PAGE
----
California will require corporate emissions disclosures
California is forcing large corporations to go public with their contributions and financial exposure to climate change.
Driving the news: Gov. Gavin Newsom signed two bills last weekend — SB 253 and SB 261 — requiring large corporations to disclose their annual greenhouse gas emissions and climate-related financial risks.
Why it matters: The measures set the strictest corporate emissions disclosure requirements in the country, and exceed proposed nationwide rules released by the Securities and Exchange Commission in 2022.
What they're saying: Climate groups backed the bills, while industry and business groups opposed them; Newsom split the difference by signing the measures into law while voicing his concerns on their effect.
- "This important policy, once again, demonstrates California's continued leadership with bold responses to the climate crisis, turning information transparency into climate action," he wrote in a signing statement.
- "However, the implementation deadlines in this bill are likely infeasible, and the reporting protocol specified could result in inconsistent reporting across businesses subject to the measure."
Zoom out: Other blue states are already eyeing similar measures, Politico reported Tuesday, but both backers and opponents of California's new laws are saying a patchwork of disclosure requirements across states is a bad idea.
Details: The California Air Resources Board needs to formalize the emissions disclosure regulations by the start of 2025, and U.S. companies with revenues of more than $1 billion will start disclosure in 2026.
- Companies with revenues over $500 million — not including insurance companies — need to announce their climate-related financial risk by the start of 2026, and then every two years.
The intrigue: Disclosure of "scope 3" emissions — emissions associated with all the companies up and down a company's value chain — encountered the most significant lobbying against the bills, and the California Chamber of Commerce said it will work with Newsom next year on "clean up" legislation to address its members' concerns.
- The San Diego Regional Chamber of Commerce declined to comment ahead of Newsom signing the legislation and referred questions to CalChamber.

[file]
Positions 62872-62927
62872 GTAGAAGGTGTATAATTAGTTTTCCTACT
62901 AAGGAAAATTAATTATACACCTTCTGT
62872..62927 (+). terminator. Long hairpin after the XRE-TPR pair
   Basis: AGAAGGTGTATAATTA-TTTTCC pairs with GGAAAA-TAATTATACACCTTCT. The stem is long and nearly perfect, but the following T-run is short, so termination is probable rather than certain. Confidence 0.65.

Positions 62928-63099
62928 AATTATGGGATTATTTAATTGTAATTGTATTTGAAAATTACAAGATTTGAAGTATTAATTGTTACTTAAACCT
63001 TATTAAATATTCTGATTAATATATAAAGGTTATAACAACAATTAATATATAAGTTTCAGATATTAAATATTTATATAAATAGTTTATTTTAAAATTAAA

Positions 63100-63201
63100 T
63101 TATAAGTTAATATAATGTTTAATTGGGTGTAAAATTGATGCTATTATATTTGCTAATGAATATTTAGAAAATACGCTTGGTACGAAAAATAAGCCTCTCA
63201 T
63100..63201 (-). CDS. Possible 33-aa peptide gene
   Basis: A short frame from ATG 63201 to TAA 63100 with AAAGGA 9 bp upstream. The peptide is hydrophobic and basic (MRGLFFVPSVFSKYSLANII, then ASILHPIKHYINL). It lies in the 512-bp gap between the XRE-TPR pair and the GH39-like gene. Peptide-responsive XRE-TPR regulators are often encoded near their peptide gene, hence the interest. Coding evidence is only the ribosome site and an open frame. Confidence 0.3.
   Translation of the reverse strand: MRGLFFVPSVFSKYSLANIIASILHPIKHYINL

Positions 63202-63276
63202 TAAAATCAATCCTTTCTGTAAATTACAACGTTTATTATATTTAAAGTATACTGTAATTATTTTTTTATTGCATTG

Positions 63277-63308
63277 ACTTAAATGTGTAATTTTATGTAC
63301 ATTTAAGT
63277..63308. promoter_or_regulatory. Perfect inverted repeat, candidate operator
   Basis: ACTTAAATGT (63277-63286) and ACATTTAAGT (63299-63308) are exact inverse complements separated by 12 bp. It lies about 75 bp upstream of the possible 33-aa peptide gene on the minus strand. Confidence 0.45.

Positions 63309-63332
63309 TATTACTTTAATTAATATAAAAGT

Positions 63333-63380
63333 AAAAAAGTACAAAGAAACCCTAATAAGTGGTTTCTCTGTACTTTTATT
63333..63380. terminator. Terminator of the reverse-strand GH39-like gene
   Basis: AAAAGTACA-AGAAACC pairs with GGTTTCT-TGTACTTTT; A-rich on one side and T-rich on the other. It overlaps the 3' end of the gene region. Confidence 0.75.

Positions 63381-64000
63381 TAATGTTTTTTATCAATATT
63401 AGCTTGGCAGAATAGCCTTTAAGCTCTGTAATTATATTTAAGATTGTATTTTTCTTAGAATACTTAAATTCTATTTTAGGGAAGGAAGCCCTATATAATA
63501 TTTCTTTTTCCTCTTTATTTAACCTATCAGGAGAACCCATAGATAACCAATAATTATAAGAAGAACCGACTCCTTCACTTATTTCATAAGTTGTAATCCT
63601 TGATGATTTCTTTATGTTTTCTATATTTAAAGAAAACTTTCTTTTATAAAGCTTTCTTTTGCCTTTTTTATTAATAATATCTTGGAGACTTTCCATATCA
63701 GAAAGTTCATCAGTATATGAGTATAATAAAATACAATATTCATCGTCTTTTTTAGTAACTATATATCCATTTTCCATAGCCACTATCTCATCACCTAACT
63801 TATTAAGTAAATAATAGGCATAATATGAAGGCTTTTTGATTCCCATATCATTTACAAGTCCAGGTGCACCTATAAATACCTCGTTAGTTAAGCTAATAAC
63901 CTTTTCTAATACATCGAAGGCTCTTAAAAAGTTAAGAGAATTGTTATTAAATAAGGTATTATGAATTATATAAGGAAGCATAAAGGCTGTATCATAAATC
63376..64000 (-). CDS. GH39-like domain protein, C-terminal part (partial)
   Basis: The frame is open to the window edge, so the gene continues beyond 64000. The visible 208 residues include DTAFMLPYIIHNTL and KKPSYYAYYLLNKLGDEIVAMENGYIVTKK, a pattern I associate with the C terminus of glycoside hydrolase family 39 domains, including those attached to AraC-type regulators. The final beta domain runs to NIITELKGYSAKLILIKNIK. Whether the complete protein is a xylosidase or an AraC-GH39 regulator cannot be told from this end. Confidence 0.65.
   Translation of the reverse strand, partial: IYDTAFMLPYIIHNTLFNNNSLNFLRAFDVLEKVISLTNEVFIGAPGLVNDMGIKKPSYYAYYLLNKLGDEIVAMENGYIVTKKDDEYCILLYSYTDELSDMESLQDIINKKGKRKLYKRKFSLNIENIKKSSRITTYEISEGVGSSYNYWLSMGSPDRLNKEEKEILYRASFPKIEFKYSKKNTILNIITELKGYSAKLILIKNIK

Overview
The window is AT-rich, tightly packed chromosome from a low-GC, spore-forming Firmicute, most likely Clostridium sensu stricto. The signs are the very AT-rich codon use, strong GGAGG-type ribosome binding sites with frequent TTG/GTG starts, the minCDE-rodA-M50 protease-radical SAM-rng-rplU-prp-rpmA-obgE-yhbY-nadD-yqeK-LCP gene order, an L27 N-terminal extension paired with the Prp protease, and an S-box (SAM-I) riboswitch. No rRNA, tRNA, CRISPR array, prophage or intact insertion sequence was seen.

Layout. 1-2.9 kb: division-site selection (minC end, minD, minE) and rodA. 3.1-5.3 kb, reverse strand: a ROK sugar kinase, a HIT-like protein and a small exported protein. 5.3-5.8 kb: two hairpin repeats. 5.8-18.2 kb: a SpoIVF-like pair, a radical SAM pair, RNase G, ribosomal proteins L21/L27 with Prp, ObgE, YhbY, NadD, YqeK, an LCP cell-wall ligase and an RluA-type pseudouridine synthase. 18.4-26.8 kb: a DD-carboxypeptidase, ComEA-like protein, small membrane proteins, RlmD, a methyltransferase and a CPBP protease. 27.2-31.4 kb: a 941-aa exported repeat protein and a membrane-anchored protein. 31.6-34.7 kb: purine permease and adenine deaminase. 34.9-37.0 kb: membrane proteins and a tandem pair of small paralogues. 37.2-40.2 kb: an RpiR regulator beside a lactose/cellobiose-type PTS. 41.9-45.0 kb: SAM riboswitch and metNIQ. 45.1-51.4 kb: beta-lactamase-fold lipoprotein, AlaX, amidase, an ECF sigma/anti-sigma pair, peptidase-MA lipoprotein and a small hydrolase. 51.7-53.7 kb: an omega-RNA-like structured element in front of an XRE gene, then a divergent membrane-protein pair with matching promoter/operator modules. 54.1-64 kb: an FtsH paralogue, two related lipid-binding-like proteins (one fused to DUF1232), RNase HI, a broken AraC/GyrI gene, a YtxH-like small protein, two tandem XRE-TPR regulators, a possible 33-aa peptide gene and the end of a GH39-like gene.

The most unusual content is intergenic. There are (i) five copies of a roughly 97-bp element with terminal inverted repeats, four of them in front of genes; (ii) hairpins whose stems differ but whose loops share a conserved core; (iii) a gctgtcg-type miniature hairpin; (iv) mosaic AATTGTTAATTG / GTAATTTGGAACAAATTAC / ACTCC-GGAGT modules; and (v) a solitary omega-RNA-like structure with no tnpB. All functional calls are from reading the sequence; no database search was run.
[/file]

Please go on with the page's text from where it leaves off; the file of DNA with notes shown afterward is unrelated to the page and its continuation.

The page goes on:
Reality check: Some of San Diego's biggest corporations already report greenhouse gas emissions and risks.
- Qualcomm declined to comment on the bills before they were signed, but said it reports its progress on environmental goals as part of its plan to achieve net zero emissions by 2040.
- Sempra, the parent company of San Diego Gas & Electric that provides energy service to millions of residents, did not provide a formal comment.
- Yes, but: The company discloses environmental data, including estimated scope 1, 2 and 3 emissions, on its annual sustainability reports.
Zoom in: Illumina, a leading biotechnology company in DNA-sequencing, has voluntarily reported since 2020 on 2019 data as it works toward net zero emissions, according to a company official.
- Regarding SB 253, Illumina voluntarily discloses data on climate emissions for scope 1, 2 and 3 that is already externally verified to a limited assurance level.
- Regarding SB 261, Illumina already prepares its voluntary disclosure using the recommended framework and measures taken to reduce and adapt to climate-related financial risk. The reports are already verified by an independent third-party.
- The company plans to further assess compliance.
What they're saying: "We approach reducing the environmental footprint of our facilities by focusing on green building design, optimizing energy, reducing water and waste, and expanding the use of renewable electricity," Sharon Vidal, Illumina's head of corporate social responsibility, told Axios in an emailed statement.
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